What is the full life cycle of coffee?

by Samariah Sampson
(Des moines, Iowa)


What is the lifecycle of the coffee bean....from bean to tree to bean again?


Growing coffee is not a simple task. The coffee trees demand a lot of care and attention before they repay you with coffee beans. And when they do, each tree only produces between 2 and 12 pounds of beans per year, depending on climate, soil conditions and other factors.

In other words, you need a lot of trees in your plantation in order to make a living.

You start out by planting a seed. Within 4 to 8 weeks you will have a seedling. You then need to tend the seedling, making sure the soil remains moist, and that there is not too much direct sunlight.

Within 9 to 18 months the coffee tree will be about 12 inches tall. But you'll need to wait 3 years before the tree bears fruit. And 6 years before the tree is mature and producing fully.

Each tree will keep producing for about 20 to 25 years.

Comments for What is the full life cycle of coffee?

Click here to add your own comments

Nov 13, 2010
by: Anonymous

This is useful but i wanted more detail

Dec 19, 2007
thanks a million
by: Sam

thanks a million. that was very nice of you to answer my dumb question

Click here to add your own comments

Return to Coffee Questions Archive 2007.

health benefits of coffee

This 9-page report tells you about some of the surprising, and important health benefits of drinking coffee.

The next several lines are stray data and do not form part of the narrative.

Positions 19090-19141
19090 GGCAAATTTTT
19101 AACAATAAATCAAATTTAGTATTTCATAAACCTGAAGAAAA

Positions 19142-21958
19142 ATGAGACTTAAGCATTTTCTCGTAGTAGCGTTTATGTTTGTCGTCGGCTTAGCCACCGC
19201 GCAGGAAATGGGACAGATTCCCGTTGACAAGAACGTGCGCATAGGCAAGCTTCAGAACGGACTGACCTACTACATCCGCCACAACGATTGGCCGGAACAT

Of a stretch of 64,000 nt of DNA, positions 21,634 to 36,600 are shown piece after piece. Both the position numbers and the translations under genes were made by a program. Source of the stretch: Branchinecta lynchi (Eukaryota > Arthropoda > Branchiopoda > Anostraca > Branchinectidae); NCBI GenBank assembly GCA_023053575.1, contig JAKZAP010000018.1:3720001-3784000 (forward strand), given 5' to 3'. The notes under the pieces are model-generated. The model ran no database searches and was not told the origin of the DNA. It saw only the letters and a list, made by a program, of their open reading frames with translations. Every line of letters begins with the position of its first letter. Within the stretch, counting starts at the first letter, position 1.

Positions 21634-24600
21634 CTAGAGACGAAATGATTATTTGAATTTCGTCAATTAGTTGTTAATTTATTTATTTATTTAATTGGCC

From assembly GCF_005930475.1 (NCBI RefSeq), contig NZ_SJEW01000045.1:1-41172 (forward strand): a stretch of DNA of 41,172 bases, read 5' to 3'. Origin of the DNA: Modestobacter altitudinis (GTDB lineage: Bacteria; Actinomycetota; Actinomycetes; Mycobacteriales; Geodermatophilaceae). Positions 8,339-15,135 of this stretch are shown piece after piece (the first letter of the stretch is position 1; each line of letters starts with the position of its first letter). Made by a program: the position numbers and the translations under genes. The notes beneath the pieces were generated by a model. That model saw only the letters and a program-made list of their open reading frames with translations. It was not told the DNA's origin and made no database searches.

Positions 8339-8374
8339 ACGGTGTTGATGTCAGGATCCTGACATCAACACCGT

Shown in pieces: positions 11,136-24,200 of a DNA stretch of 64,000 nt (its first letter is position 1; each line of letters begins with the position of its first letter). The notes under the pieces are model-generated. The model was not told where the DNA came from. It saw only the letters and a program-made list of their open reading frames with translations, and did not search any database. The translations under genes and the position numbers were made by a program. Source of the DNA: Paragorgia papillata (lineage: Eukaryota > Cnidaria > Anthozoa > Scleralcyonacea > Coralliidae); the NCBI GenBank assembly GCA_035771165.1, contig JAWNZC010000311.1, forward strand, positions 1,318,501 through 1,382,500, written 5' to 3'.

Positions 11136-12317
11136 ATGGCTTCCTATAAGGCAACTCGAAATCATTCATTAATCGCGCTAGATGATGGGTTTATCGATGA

This report is yours FREE when you sign up for the Coffee Detective Newsletter

"The Health Benefits of
Drinking Coffee"

Sign up below and we'll provide a link where you can download your report immediately.




Your e-mail address is totally secure, and will be used only to send you The Coffee Detective Newsletter.

What's new...

  1. How to make coffee at home as good as you get in coffee shops.

    To make great coffee at home, you need to consider the water, the coffee beans, the grinder and the coffee maker.

    Read More

  2. Make better coffee by grinding your beans a little coarser.

    One thing I learned from my visit to East Coast Coffee Madness in Montreal is that you can make a better brew by grinding your beans a little coarser.

    Read More

  3. Our review of a Yirgacheffe coffee from Modest Coffee Roasters.

    Modest Coffee Roasters offer a three-level subscription service, which includes some amazing coffees like this Yirgacheffe.

    Read More

  4. Your best source for pour over coffee gear.

    The founders of Coletti coffee nor only sell great pour over coffee gear, but are also supporting some important non-profits.

    Read More

The Best Coffee Blogs of 2016 by Market Inspector